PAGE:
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Females continue to increase their numbers in the Episcopal House of Bishops

Females continue to increase their numbers in the Episcopal House of Bishops
On June 1 two women were elected; one consecrated, one was a lesbian

By Mary Ann Mueller
VOL Special Correspondent
June 5, 2019

Recent elections in the Episcopal Church saw women taking the upper hand in the Episcopal House of Bishops. Two women were elected as bishops ordinary and another was consecrated bishop suffragan to be seated officially in the House of Bishops. Three other women bishops-elect are slated to be consecrated before the end of the year. At least one more woman bishop is expected to be elected from an all-female slate of bishop candidates proffered in the Diocese of Montana.

Episcopal elections took place June 1 in the dioceses of El Camino Real and Michigan which saw Lucinda Ashby (El Camino Real) and Bonnie Perry (Michigan) elected in their respective dioceses while the Diocese of Texas consecrated a new bishop suffragan in the person of Kathryn Ryan.


The election of Bonnie Perry, rector of All Saints Episcopal Church in Chicago, as the XI Bishop of Michigan, generated the most media interest. As victor, she emerged from a slate of four women priests. This is Perry's third, and successful, attempt to become bishop. She is also the second partnered lesbian to be elected to the HOB.

She first offered herself for membership in the House of Bishops in 2006, seeking to become the VIII Bishop of California, and the first partnered lesbian bishop, the same year that Katharine Jefferts Schori broke through the stained-glass ceiling as The Episcopal Church's first presiding bishop. Perry lost out to Bishop Marc Andrus.

A former Roman Catholic, Perry left the Church of Rome to seek sacerdotal ordination; she also sought to become the IX Bishop of Minnesota. Her name bubbled up just weeks after the 2009 Episcopal General Convention passed Resolution D-025, which "Reaffirms Participation in the Anglican Communion and Acknowledges Differences."

The Resolution sought to "affirm the value of 'listening to the experience of homosexual persons,' as called for by the Lambeth Conferences of 1978, 1988 and 1998, and acknowledge that through our own listening the General Convention has come to recognize that the baptized membership of The Episcopal Church includes same-sex couples living in lifelong committed relationships 'characterized by fidelity, monogamy, mutual affection and respect, careful, honest communication and the holy love which enables those in such relationships to see in each other the image of God.'"

At that the time, Integrity President Susan Russell said: "Integrity applauds the Diocese of Minnesota for the stellar slate of qualified candidates released today (August 1, 2009) to replace retiring Bishop James Jelinek. The Diocese of Minnesota is leading the way for the rest of The Episcopal Church as they move us forward into a future where the resolutions we passed at our recent General Convention become a reality."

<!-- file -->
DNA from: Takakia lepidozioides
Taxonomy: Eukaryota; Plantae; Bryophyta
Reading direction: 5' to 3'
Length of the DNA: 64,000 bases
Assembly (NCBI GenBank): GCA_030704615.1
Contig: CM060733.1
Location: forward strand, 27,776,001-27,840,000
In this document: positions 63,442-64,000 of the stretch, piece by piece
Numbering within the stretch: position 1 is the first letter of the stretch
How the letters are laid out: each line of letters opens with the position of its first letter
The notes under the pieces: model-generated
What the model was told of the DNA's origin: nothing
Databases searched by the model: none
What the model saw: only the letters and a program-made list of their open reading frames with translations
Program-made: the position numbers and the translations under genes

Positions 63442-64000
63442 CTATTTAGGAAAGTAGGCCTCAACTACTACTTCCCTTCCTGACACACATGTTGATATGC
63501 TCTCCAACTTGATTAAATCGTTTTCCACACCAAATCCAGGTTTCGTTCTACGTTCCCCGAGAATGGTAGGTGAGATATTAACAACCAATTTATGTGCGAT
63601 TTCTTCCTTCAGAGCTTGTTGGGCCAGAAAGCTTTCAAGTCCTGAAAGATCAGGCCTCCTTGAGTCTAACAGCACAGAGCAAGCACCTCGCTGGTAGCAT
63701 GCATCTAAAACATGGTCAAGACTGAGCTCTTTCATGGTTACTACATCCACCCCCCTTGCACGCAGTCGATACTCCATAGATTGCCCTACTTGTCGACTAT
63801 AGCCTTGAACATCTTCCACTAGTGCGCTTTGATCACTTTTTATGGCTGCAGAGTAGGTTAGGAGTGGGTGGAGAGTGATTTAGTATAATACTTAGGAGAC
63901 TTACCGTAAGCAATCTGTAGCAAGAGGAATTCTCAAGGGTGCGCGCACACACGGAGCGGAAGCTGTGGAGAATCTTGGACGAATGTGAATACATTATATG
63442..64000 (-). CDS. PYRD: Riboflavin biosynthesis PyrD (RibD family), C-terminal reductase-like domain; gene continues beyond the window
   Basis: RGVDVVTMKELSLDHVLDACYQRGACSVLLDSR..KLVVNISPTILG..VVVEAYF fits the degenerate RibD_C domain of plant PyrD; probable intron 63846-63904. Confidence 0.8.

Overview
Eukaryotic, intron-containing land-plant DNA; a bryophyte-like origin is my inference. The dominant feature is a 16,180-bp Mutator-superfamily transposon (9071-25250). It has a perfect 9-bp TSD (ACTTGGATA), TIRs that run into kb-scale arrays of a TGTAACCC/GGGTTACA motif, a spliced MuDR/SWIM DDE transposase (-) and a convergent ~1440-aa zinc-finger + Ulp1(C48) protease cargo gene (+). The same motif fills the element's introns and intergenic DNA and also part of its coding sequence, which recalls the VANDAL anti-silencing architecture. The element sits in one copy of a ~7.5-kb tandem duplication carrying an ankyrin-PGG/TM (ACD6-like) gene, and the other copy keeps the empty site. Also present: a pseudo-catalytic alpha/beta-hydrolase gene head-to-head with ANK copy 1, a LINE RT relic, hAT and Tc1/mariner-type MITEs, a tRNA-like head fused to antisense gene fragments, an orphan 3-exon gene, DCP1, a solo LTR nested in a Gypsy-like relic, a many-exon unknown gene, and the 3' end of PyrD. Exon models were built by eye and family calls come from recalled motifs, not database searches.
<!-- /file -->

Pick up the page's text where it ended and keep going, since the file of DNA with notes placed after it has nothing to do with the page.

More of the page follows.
Bishop John Howe (III Central Florida) immediately countered saying: "Both the Diocese of Minnesota and The Episcopal Church as a whole have clearly chosen to repudiate the Windsor process, the appeals of the Archbishop of Canterbury and the other Instruments of Communion, and those of the Primates of the Anglican Communion."

Then, just hours later, the Episcopal Diocese of Los Angeles released a slate of candidates for bishops suffragan which included two homosexuals including Mary Glasspool, a partnered lesbian; and John Kirkley, a homosexual priest. Six years earlier Vicky Gene Robinson (IX New Hampshire) broke through the rainbow glass ceiling to become the first openly partnered homosexual bishop in the House of Bishops. Mary Glasspool punched through that same multicolored glass ceiling to become the first partnered lesbian bishop. Bonnie Perry lost her bid to become the Minnesota bishop to Brian Prior (IX Minnesota), who has since announced his own retirement as the Bishop of Minnesota. The upper midwestern diocese has not yet released a new slate of candidates, however the diocese is not scheduled to elect its new spiritual leader until January of 2020.

Perry met her "spouse" Susan Harlow when she was studying at ultraliberal Union Theological Seminary in New York. They have been together ever since -- 32 years and counting. While at Union seminary, Perry became intrigued with The Episcopal Church and, after joining the Church, she was ordained deacon and priest by John Shelby Spong (VIII Newark). The current Bishop of Newark is Carlye Hughes (XI Newark) -- a woman.

In 2006, the Chicago Tribune reported: "If Perry wins the California post, Spong already has offered to ship her his miter--regardless of whether the national church approves."

In 1992, jobless, Perry went with Harlow to Chicago, where Harlow, a United Church of Christ minister, accepted the position of associate professor of religious education and associate dean for external affairs at Meadville/Lombard Theological School in Chicago.

"In 1992 I made the best decision of my life and moved without a job to Chicago, to follow my spouse Susan who had just been offered a seminary faculty position," Perry explains in her candidate's biography.